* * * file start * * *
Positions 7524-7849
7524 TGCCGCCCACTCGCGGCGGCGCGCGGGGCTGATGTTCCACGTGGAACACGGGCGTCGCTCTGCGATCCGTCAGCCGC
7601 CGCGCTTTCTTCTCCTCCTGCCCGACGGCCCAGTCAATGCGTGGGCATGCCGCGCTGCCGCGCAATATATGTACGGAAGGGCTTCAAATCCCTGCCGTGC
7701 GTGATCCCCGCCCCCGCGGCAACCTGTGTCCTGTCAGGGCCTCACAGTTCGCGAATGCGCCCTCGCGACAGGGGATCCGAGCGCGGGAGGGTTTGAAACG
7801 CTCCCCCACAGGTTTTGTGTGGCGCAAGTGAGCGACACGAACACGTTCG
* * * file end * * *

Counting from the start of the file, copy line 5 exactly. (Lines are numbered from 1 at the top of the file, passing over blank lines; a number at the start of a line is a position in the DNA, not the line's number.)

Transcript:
7801 CTCCCCCACAGGTTTTGTGTGGCGCAAGTGAGCGACACGAACACGTTCG